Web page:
To prepare the optional maple leaf decoration, roll out the smaller disc of dough to a ⅛-inch thickness. Press a large (about 4½ inches in diameter) silicone maple leaf veining tool onto the dough, using the rolling pin to ensure embossing. Peel off the tool and run a fondant veining tool along the leaf veins to reinforce the pattern in the dough. Using a maple leaf cookie cutter (same size as the silicone tool), cut out a maple leaf shape. You can also make the veins of the maple leaf using a blunt tool like the back of a knife. Place the leaf in the freezer to firm for at least 10 minutes. 

Stir the yolk and cream together to make an egg wash. Brush the top of the leaf with the egg wash and place it in the refrigerator until ready to use. 

BEGIN MAKING THE FILLING: Place the walnuts on a sheet pan and bake until they are slightly darker and have a nutty aroma, about 7 minutes. Transfer them to a large mixing bowl and set aside. 

PARTIALLY BLIND-BAKE THE CRUST: Follow the instructions on this page. The pie will bake longer after the filling is added, so it should not be completely browned at this point. Remove the pie dish from the oven, set it on a wire cooling rack, and remove the foil or parchment and pie weights. Reduce the oven temperature to 275°F. 

CONTINUE MAKING THE FILLING: When the crust is almost finished baking, melt the butter in a large microwave-safe bowl. Whisk in the brown sugar, salt, pancake syrup, and maple extract. Finally, whisk in the eggs one at a time.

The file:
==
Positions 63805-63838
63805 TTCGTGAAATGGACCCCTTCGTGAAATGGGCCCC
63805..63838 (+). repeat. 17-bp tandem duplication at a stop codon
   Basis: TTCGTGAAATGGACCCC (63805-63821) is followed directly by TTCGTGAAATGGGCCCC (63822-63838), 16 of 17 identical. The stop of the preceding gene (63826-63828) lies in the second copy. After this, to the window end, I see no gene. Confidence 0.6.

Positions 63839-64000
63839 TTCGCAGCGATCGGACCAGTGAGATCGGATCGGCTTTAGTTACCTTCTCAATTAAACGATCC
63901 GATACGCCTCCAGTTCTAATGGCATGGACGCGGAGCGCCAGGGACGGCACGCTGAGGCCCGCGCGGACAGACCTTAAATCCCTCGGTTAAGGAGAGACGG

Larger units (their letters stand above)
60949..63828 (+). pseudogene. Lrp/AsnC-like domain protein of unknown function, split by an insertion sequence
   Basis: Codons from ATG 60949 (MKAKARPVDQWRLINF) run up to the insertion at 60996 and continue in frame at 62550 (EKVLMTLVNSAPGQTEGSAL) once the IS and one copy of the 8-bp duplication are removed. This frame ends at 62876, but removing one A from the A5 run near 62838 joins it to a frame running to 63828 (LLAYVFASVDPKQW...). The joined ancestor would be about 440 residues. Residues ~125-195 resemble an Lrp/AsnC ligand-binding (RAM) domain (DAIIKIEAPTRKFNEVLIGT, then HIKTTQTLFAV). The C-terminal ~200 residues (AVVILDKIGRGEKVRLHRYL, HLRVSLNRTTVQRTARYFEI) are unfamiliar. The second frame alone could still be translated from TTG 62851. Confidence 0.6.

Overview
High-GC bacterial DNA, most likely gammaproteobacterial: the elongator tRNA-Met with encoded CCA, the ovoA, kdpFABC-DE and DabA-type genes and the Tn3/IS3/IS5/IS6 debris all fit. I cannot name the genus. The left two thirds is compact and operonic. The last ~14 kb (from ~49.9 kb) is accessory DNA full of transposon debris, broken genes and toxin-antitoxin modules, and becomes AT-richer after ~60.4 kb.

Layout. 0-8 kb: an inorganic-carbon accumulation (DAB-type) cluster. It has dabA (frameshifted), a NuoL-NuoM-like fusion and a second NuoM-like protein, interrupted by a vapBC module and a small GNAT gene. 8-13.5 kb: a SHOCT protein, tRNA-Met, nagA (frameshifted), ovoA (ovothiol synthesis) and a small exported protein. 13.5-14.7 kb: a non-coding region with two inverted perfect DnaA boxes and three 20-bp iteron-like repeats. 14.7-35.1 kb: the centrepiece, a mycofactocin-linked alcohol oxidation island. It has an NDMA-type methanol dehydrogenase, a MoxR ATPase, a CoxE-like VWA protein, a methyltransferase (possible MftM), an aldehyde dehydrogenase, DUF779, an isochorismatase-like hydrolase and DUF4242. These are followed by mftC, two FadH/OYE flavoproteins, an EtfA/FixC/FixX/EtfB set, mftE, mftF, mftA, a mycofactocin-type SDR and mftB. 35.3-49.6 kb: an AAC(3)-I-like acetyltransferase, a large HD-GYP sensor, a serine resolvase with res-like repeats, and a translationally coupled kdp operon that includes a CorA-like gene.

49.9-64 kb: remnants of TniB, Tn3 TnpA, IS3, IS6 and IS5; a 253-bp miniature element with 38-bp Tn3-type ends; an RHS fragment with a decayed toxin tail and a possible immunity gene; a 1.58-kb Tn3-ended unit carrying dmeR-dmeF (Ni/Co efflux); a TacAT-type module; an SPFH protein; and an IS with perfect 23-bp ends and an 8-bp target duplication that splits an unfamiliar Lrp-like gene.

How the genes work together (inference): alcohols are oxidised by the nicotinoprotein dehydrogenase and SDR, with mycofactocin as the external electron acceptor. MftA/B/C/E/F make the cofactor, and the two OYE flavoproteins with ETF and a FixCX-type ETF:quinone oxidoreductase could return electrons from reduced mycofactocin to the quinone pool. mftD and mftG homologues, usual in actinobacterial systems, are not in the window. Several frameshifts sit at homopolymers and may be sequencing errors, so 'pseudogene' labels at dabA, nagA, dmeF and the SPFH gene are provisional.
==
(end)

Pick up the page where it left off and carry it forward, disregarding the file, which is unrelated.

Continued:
Microwave the mixture at medium (50%) power, checking the temperature and stirring every minute or so until the mixture reaches 130°F, about 5 minutes (you can also heat the mixture using a double boiler on the stovetop; you will need to keep whisking it over a pan of simmering water—make sure the bottom of the bowl doesn’t touch the water—until it reaches 130°F, about 10 minutes). 

Pour the mixture through a fine-mesh sieve into the bowl of walnuts. Fold in the white chocolate chips. 

FILL THE CRUST AND BAKE: Place a pie crust shield on the pie to protect the crust edges from drips and splashes and pour the mixture into the warm pie shell. Gently place the egg-washed leaf (if using) on the surface of the pie in the center.